Be pretty, be a little bit sexy, but not too sexy. Many girls know all too well the pressure of trying to conform to stereotypical female roles. This type of experience, which reflects the tendency to treat girl's bodies in public spaces as more exposed and open to criticism or approval, is also rampant online. A study co-led by uOttawa professors Valerie Steeves of the Department of Criminology and Jane Bailey of the Common Law Section found that girls often must choose between playing a pre-determined and highly stereotypical role online, or facing a high degree of negativity and harsh judgment.
As part of the eGirls Project, a research partnership investigating the relationship between gender, privacy and equality in online social networking, team members conducted a series of interviews and focus groups with young women between the ages of 15 and 22 who use interactive online social media sites as a regular part of their social lives. Their findings indicate that social media can be an especially hostile environment for girls who don't conform to certain stereotypes.
When we started the study, we expected to find examples of a wide variety of roles girls and young women could play online scientist girl, sports girl, fashion girl, etc. but we found that there was only a very narrow range of behaviours available to them, explains Steeves.
Girls who presented a carefully crafted type that one participant described as pretty and a little bit sexy, I guess, received positive feedback (e.g., a high number of likes and positive comments), but girls who missed the mark, by trying too hard, not conforming to the stereotype or being too provocative, were subjected to negative judgment.
In addition, the business model for social media sites is to provide free access to users in exchange for the site's ability to collect and use their information to tailor users' online environment, which allows for the promotion of certain kinds of consumer attitudes and behaviours. The researchers noted that participants felt the presence of media stereotypes in the advertising and marketing material that floods online spaces, which limited the way they could present themselves online.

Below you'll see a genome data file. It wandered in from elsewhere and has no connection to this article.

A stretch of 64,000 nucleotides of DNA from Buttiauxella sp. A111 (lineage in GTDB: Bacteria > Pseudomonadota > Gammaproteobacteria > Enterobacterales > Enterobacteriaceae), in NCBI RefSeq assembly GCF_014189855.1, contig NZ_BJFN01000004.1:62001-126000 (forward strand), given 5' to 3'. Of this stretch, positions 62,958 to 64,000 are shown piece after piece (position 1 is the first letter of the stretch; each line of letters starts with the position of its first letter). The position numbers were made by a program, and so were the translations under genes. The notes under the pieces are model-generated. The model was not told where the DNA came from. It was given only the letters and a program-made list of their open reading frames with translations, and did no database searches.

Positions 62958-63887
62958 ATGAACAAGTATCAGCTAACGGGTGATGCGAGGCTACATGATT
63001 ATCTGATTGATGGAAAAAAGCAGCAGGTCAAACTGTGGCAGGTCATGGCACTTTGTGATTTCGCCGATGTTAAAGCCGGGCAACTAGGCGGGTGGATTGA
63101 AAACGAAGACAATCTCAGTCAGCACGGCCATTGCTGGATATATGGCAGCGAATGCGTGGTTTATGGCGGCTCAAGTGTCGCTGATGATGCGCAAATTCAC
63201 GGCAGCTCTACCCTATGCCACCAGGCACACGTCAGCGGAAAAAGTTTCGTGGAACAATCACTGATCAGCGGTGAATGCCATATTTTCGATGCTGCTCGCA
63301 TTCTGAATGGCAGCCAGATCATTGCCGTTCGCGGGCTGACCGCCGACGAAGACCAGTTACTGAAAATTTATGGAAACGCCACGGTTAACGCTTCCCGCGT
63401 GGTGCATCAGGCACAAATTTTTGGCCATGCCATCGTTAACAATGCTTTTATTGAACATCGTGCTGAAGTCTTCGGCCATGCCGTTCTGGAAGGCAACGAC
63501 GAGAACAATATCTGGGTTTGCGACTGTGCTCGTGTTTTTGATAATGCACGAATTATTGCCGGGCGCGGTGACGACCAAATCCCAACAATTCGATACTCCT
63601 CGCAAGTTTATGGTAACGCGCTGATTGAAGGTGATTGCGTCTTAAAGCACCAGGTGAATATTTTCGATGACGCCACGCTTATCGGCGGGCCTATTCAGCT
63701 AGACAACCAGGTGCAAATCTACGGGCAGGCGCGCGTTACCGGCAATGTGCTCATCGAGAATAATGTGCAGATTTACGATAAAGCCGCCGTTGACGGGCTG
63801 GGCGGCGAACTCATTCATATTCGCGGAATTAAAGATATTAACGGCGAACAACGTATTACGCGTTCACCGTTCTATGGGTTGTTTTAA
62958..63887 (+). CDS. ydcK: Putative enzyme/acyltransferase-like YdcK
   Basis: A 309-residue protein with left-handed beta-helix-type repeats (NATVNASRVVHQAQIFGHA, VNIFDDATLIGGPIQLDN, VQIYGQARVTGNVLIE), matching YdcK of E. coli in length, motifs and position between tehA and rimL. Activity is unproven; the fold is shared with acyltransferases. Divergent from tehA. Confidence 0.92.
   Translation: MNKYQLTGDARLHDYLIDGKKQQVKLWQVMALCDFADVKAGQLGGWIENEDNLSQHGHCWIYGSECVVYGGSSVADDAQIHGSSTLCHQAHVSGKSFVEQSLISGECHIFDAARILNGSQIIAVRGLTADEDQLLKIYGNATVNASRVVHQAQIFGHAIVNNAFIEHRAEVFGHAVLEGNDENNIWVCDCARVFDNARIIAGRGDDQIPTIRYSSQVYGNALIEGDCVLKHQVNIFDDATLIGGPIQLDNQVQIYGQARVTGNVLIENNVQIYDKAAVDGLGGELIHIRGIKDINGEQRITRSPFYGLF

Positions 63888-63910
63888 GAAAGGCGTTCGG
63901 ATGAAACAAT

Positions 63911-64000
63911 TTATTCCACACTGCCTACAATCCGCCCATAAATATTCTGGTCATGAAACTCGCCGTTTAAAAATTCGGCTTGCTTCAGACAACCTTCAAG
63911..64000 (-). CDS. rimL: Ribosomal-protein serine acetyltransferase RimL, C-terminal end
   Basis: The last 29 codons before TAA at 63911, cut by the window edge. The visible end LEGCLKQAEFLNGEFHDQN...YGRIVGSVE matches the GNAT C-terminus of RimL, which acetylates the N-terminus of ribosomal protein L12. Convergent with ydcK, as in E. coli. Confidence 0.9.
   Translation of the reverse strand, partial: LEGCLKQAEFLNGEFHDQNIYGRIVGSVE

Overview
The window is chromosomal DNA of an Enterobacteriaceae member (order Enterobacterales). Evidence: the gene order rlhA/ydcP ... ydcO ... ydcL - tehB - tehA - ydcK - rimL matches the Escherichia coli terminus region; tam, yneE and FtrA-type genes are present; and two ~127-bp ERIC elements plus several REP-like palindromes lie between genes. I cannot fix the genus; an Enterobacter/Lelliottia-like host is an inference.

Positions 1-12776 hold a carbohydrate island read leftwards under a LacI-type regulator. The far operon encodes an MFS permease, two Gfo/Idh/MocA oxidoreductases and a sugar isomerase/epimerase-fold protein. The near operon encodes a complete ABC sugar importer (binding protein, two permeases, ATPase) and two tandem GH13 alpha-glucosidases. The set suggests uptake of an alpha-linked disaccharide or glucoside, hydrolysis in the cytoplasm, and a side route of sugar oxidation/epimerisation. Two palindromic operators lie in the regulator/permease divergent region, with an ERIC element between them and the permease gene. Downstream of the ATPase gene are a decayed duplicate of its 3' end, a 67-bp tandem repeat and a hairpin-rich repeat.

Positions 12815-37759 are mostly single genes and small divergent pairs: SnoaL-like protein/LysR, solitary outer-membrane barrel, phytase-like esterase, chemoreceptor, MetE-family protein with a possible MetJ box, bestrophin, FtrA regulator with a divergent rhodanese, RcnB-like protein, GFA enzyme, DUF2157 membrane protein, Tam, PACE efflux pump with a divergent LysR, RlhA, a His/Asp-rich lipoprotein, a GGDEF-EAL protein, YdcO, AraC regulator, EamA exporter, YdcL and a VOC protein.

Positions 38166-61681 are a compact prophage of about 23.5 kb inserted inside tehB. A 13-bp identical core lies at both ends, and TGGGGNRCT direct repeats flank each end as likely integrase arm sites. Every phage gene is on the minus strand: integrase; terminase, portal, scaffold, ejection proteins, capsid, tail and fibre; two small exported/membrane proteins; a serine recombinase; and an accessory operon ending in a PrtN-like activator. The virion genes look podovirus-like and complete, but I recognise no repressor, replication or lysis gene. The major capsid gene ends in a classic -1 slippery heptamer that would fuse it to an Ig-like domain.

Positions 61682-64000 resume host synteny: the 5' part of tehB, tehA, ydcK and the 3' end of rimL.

Our study suggests that this model places a significant strain on girls, who are overwhelmed by the perceived need to conform to media stereotypes, says Steeves. She notes that this type of pressure predisposes young people to certain kinds of conflict, which creates an environment where cyberbullying flourishes.
Rather than using zero tolerance policies to punish young people who are trapped in the resulting conflict, our study suggests we need to re-examine the corporate model behind social media platforms and create policies that promote online equality and tolerance, concludes Bailey.
Steeves and Bailey will be presenting at the 2015 Congress of the Humanities and Social Sciences, hosted at the University of Ottawa. A book they co-authored, eGirls, eCitizens: Putting Technology, Theory and Policy Into Dialogue with Girls' and Young Women's Voices, published by the University of Ottawa Press, will be launched on June 3rd.
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